Wednesday, August 20, 2014

ALS Ice Bucket Challenge

So I was nominated... twice!
On the same day no less!
By two completely different people!
hoo... ray...  (imagine me: sitting down; not-so-thrilled face).

Don't get me wrong, I DO think it is wonderful that so many people have been donating to ALS research (ALS announced Tuesday, August 19th, that they've received 22.9 million in the last four weeks), but in and of itself, I don't think the Ice Bucket Challenge is all that "great" if it doesn't lead to greater things.

I have watched many adults do this... simply because they'd been "dared," "challenged," or "called out" to do it (and of course, most Americans cannot be "shown up" or "called out" without responding). Personally, I've never much cared what people think of me... just try to do my best at the things that "matter the most" to me.

There are 3 main things that bother me about doing "The ALS Ice Bucket Challenge" --

1. What I like least: it appears most of the adults participating in "the challenge" do not know what ALS is, they don't know what it does to its victims, or anything else about ALS except (because someone told them so) it "is a good cause." (Even heard one person say the "ASL Ice Bucket Challenge" the other day... ASL: American Sign Language... yeesh. They dumped ice water on their head and could not remember why???)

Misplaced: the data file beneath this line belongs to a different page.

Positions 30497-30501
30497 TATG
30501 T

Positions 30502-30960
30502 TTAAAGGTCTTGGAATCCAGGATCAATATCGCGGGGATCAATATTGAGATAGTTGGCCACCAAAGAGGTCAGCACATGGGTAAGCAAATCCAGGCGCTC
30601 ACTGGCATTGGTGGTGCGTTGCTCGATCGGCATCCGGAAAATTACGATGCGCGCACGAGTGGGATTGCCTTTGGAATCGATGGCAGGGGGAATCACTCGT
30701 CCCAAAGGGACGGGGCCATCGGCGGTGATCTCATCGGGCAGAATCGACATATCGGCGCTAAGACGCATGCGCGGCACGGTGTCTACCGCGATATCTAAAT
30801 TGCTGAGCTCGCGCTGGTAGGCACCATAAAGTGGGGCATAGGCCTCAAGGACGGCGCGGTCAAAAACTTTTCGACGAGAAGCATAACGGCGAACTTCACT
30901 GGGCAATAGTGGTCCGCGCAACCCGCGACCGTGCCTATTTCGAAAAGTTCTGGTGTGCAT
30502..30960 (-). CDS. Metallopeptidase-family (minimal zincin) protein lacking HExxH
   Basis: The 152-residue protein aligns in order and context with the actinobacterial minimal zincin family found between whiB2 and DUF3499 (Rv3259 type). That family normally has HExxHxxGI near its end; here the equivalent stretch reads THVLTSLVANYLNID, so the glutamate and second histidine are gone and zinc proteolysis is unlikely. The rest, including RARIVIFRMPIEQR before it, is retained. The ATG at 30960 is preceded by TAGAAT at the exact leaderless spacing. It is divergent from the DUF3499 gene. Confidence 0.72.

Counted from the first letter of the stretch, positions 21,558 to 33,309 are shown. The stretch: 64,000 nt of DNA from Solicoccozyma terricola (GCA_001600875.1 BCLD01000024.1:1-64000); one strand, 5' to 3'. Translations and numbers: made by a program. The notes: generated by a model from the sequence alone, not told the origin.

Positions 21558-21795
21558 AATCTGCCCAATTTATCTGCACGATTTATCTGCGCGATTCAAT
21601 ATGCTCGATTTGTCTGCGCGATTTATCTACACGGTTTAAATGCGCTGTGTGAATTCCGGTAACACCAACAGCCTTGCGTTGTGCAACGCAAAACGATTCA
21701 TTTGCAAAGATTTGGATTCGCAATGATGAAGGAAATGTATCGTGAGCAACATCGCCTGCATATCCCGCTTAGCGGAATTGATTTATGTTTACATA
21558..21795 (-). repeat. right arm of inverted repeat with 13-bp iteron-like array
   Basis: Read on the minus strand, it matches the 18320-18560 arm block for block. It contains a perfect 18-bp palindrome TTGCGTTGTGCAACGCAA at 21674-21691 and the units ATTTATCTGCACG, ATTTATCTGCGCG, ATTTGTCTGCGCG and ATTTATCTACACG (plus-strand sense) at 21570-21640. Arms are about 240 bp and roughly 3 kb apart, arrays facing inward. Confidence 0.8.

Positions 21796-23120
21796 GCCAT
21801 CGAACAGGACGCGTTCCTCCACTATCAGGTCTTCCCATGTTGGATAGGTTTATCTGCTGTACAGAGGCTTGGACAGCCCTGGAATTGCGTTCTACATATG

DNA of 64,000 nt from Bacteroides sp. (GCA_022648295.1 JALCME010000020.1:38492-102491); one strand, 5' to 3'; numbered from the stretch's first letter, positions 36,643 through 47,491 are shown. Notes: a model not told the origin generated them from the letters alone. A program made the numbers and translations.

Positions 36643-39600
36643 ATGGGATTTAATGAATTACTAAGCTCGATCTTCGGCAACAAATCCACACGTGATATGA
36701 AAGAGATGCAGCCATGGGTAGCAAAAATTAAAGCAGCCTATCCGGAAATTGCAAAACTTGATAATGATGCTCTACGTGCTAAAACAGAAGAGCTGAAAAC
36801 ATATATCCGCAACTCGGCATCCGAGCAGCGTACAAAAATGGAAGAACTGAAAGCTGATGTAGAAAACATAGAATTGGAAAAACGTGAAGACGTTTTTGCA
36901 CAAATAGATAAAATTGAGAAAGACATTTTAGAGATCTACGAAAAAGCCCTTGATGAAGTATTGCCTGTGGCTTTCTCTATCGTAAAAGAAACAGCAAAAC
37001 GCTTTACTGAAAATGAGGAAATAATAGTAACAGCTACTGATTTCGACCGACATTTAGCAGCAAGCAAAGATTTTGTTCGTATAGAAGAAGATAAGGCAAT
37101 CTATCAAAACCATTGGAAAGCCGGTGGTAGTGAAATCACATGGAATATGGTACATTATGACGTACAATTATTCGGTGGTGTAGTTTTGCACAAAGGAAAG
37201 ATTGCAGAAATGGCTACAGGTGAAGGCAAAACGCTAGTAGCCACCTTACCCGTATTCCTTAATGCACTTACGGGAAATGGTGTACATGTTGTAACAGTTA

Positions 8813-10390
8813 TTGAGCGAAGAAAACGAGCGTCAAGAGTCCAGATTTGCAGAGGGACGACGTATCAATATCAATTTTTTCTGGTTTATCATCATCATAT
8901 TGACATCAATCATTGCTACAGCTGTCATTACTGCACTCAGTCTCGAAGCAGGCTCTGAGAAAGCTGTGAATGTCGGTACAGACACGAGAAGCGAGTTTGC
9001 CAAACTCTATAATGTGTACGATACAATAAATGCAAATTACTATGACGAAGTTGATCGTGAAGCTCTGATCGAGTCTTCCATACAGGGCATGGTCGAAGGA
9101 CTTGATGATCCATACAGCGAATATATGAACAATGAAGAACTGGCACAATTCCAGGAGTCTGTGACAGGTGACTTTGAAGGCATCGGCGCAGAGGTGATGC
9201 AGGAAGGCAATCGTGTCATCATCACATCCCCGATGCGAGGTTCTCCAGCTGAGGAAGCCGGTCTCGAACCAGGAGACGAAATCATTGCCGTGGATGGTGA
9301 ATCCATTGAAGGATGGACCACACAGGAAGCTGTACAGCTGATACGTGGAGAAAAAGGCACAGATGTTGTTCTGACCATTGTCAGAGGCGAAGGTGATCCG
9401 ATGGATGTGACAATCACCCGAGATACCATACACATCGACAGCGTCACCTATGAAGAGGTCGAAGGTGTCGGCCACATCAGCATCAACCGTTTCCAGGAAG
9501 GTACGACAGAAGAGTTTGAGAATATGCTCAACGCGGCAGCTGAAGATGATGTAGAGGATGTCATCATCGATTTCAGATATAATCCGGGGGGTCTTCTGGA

Have seen numerous kids (and teens) participate as well... they seem want to do this "challenge" solely because they get to dump water on themselves while fully clothed... with their parent(s)' permission. These kids don't have a clue what ALS is... and they do not care what it is... as long as they can get soaking wet, then it's "fun" for them.

ALS is scary, debilitating, and usually fatal in a very short period of time, but because of this challenge, many will only remember ALS as that "fun challenge" they "did back in the 'teens." ALS is not fun. There are many people slowly asphyxiating, trapped in their own heads, dying a slow miserable death... and their grief-stricken families can do nothing but watch their loved ones die a slow, excruciating death right before their eyes. This challenge seems to me to cheapen their suffering and their courage to fight the disease.

2. The next thing I don't like about the challenge: there are so many other things that cause suffering to many MORE people. According to their own numbers (the ALS Foundation's website) there are somewhere between 30,000 and 40,000 cases of ALS in the US right now. Not "very many" cases when considered against the total population of the US. In my lifetime, I cannot remember personally meeting or even "knowing of" more than 1 or 2 people that have contracted ALS.

There are many other things in this world that could use research money: Down Syndrome (over 400,000 in America), or (less well-known) Williams Syndrome. Williams Syndrome is similar to Down, but its rate of incidence is growing quickly (used to be 1 in 20,000 live births were affected, but studies as recent as 2008, indicate it's now closer to 1 in 7,500 live births -- nearly the same percentage of Americans have Williams as have ALS). The people affected by Downs, Williams, and many other "syndromes" cannot be "fixed" (because they are fully "people" and need neither sympathy nor medication), but perhaps more research could help those born with these challenges have fewer other difficulties: developmental, thyroid, respiratory & cardiac problems, or... more research could just lead to helping them lead better, more-fulfilling lives.